The school had to wait until October to see how the test results would factor into the CCRPI scores.
The news took everyone by surprise.
In a matter of one year, Ruth Hill’s CCRPI score went from 52.3 to 81.6 – an increase of almost 30 points.
“I was so unbelievably proud of our students and our teachers,” Corley said. “All their hard work, sacrifice and commitment paid off. I couldn’t wait to share the news with them. I wanted them to feel validated for everything they did. It was overwhelming.
“We knew our CCRPI numbers were going to increase,” he continued. We just didn’t expect that high of an increase. It was beyond what was projected for us. The central office (school board) thought we’d be in the 70s. We exceeded our own expectations. It wasn’t about the score, but what the score represented – everything we’ve been through and now we’re on the right path. It validated the teachers’ and staff’s hard work.”
The teachers said they were ecstatic about the score and with their students.
“I cried,” Breyne said. “To see the changes work and have proof that our kids can learn. We stopped making excuses with our kids and made sure we were doing our job to help them.”
“The vision boards helped change the mindset of the students,” instructional coach Kim Crawford said. “Then they could see for themselves, ‘This is what you’re doing and here’s where you need to be.’ The kids became excited to learn and to succeed. We knew they could do it.”
Corley said he believes support from Superintendent Steve Barker, the Coweta County Board of Education, partnerships in the community and parents also played vital roles the students’ success.
“They saw a school in need and said, ‘We need to help them,’” Corley said. “The community outreach is amazing. We have people volunteering and mentoring our students. They could have said, “No, that place isn’t doing well.’ Parents could have gotten mad and said, ‘I don’t want my kids to go there.’ But they didn’t. They know us and they know the teachers love their kids and support them.”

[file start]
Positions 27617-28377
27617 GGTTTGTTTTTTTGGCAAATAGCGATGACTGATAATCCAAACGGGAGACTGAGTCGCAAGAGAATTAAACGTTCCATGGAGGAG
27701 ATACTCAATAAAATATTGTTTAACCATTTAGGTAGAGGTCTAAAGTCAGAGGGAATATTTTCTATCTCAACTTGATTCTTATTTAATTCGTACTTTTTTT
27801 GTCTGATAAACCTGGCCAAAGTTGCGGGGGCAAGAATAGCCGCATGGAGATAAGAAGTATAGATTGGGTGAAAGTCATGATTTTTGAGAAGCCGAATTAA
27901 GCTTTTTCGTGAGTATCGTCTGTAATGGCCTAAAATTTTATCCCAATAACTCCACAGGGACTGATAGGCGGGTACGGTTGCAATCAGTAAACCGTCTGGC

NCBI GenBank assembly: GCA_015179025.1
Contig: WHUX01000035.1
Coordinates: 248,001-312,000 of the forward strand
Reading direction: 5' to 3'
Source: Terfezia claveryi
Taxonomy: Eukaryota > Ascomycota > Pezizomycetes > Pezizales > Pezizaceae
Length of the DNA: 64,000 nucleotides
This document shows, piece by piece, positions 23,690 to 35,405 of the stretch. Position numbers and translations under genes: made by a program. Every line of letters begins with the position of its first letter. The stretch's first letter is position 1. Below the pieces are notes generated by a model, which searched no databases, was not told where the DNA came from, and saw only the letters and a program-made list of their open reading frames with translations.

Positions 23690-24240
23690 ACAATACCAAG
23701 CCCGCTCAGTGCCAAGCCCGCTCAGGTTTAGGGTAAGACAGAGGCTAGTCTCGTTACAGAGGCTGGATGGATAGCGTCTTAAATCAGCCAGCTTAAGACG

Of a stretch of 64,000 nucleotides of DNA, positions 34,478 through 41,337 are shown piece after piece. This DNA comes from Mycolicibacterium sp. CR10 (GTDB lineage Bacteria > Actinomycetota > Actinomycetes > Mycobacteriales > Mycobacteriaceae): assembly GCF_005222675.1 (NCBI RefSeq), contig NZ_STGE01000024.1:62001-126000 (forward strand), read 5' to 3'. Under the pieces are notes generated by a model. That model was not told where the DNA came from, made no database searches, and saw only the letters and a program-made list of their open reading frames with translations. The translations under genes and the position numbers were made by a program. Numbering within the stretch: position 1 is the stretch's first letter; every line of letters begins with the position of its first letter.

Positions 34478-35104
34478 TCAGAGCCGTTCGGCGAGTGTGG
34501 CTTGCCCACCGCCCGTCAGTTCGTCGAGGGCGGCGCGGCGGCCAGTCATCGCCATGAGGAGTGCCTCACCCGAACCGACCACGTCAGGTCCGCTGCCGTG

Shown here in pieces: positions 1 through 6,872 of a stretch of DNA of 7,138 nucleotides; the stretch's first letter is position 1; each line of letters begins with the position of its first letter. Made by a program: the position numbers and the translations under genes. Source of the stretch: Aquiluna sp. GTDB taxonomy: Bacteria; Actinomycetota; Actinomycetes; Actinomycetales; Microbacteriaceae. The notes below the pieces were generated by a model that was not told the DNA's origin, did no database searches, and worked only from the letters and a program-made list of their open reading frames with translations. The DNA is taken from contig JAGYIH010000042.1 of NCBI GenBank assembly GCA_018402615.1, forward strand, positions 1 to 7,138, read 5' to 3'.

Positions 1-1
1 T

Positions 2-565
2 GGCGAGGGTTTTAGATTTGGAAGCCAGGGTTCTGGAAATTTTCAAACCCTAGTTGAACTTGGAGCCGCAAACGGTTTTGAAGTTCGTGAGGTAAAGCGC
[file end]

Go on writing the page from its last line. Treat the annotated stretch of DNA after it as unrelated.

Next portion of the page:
In addition to tutoring sessions, Ruth Hill has a Communities in Schools program, where someone works one-on-one with students every day to set academic goals and curb any attendance issues.
The school also partnered with The Heritage School, local churches and the YMCA to start after-school programs for athletics and other activities.
A bookmobile now travels around nearby neighborhoods in summer so children can grab fun reading material to peruse outside of class.
While the increased CCRPI score at Ruth Hill was definitely something to celebrate, teachers and staff knew that celebration could only last so long.
“This year, the challenge is not to be comfortable and bask in last year’s score. We need to maintain it or increase our score,” Ogletree said.
“We don’t want to stay where we are now,” Breyne said. “We want to progress and do even better.”
“This was a benchmark to continue to move forward,” he said. “Our goal is to maintain and keep up with the students’ progress. We’ll monitor our students, analyze the data and make adjustments during the school year as needed.
“We want to see progressive growth,” he added. “We want our kids prepared to go to middle school and high school and enter the world as productive citizens. This is not just about a score going up or down. It’s about our school being on an even playing field and ready to compete with other students in the school system.”
From the look of the eager children ready to learn in classrooms throughout Ruth Hill Elementary School, plus the academic achievements pinned up on every hallway, it seems these students are well on the way to future success.